Friday, 8 January 2016

Article published in Manchester Evening News 31 December 2015

IT’S going to be an exciting year for classical music in 2016.

There are two imaginative and unusual festivals on the way at the Bridgewater Hall, the Royal Northern College of Music is hosting ground-breaking music theatre events, and Hallé St Peter’s and the nearby St Michael’s (another former church transformed into a community resource), in Ancoats, are opening up cultural life in the Northern Quarter of Manchester as never before.

Echoes Of A Mountain Song is the title of the Bridgewater Hall’s own spread-out festival, from February to April, taking in music both classical and folk, literary themes (including Shakespeare’s birthday), and love of the outdoors. The Hallé, BBC Philharmonic, Manchester Camerata, the RNCM Brass Band, baritone Sir Thomas Allen, pianist Clare Hammond and others are contributing.

‘The music and poetry of northern landscapes’ is its sub-title, and the climax is the first performance of a community opera, Get Weaving, written by Alison Prince and Andrew Keeling. It commemorates and brings into present-day focus the ‘mass trespass’ of ramblers on Kinder Scout in 1932.

In May comes the Hallé’s own festival of Dvořák, titled Nature, Life And Love. A sequence of seven concerts (May 5-21) is conducted by Sir Mark Elder, including the final three symphonies, The Golden Spinning Wheel (four symphonic poems), and the oratorio Saint Ludmilla, written for the Leeds Festival of 1886 and performed in Manchester by the Hallé (though not in the end conducted by Hallé  himself, who was ill) soon afterwards.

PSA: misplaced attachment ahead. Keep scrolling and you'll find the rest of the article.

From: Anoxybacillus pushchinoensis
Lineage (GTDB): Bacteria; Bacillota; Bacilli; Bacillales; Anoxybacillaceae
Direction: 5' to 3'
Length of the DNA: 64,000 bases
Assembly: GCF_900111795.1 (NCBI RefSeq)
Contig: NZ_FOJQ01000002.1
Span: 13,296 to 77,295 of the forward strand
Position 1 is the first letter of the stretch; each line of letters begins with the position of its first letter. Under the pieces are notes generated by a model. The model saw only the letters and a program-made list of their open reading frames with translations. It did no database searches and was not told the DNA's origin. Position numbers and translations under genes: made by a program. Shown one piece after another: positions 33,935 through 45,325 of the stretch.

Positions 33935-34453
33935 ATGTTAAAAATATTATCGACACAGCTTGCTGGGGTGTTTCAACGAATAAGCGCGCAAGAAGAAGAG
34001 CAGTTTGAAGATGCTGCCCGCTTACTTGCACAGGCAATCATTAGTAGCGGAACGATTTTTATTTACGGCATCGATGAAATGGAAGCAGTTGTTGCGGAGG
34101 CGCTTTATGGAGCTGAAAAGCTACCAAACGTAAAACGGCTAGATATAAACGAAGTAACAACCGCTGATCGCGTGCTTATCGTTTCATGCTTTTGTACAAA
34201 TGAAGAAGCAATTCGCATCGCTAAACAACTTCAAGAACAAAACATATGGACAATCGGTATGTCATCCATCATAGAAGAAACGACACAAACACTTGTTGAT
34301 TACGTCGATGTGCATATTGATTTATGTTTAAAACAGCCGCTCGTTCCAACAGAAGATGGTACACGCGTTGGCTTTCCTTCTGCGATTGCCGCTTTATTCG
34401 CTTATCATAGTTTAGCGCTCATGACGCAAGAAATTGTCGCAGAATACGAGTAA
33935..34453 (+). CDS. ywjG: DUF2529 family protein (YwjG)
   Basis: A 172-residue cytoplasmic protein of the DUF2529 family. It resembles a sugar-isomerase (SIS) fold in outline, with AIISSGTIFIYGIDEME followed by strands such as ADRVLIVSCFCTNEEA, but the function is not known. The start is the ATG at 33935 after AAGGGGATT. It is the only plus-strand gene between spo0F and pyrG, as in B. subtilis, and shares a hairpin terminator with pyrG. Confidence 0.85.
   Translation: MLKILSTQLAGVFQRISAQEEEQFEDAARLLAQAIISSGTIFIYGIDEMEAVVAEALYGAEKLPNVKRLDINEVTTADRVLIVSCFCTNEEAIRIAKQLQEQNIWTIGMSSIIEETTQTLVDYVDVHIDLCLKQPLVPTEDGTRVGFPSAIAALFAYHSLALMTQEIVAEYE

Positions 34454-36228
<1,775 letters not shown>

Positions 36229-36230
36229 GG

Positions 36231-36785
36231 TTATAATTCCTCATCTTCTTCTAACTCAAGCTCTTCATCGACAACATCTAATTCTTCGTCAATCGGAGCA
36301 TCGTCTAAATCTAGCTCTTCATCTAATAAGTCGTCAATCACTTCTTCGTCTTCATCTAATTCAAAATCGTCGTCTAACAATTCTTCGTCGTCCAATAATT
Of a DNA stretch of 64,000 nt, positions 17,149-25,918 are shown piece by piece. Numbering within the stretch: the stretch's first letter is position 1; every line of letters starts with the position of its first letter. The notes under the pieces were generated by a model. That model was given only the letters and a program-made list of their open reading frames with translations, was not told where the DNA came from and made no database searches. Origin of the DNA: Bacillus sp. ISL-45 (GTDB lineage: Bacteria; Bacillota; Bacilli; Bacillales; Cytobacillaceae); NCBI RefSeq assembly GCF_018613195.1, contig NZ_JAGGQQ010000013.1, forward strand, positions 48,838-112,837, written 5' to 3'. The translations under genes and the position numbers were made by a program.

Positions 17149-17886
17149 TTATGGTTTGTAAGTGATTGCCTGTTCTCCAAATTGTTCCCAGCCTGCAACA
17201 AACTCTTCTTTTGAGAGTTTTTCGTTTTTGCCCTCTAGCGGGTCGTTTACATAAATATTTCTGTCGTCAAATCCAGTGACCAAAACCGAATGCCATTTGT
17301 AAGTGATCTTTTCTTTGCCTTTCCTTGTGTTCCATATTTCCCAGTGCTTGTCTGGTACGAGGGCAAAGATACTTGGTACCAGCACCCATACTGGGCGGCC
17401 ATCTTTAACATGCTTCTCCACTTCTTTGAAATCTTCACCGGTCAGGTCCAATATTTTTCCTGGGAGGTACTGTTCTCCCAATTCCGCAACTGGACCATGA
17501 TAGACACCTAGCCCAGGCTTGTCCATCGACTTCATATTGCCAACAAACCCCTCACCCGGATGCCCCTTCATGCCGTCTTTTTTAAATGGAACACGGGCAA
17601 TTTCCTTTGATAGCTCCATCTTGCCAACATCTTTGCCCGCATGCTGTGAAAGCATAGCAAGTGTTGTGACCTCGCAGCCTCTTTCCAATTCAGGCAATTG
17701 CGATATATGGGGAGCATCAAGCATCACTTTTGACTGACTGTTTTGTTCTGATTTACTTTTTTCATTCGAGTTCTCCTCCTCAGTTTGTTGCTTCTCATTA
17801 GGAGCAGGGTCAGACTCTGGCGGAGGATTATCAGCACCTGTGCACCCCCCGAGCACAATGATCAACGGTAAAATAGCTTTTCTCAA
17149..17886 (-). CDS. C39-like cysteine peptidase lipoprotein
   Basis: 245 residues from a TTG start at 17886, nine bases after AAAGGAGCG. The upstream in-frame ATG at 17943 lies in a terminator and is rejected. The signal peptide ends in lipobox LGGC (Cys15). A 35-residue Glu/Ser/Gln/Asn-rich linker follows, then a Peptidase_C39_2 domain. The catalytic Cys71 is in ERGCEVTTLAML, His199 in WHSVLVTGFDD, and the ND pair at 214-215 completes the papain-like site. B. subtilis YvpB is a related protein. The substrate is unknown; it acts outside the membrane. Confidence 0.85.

Actors, musicians and film will tell the story of the ‘New World’ symphony; Dvořák’s cello concerto, piano concerto and Slavonic Dances feature, too.

At the RNCM the New Music North West festival at the end of January includes the world premiere of Mysterious 44, an opera by Kevin Malone. There’s a performance by the BBC Philharmonic, conducted by Duncan Ward, of Icarus At The Edge Of Time, a film with a score by Philip Glass (north west premiere, 6 February). And Music Theatre Wales offer The Devil Inside, a new opera by Stuart MacRae and Louise Welsh, on February 16.

More new music comes from Manchester’s Psappha, with the first live BBC broadcast from St Michael’s Ancoats on January 7, Tunde Jegede’s Kora Concerto (world premiere, Hallé St Peter’s, January 15), Harrison Birtwistle at St Michael’s (January 29), Stockhausen and Ligeti (February 18) and the Contemporary Music For All Festival of New Music’s Open Score project on February 27. That’s just the beginning …


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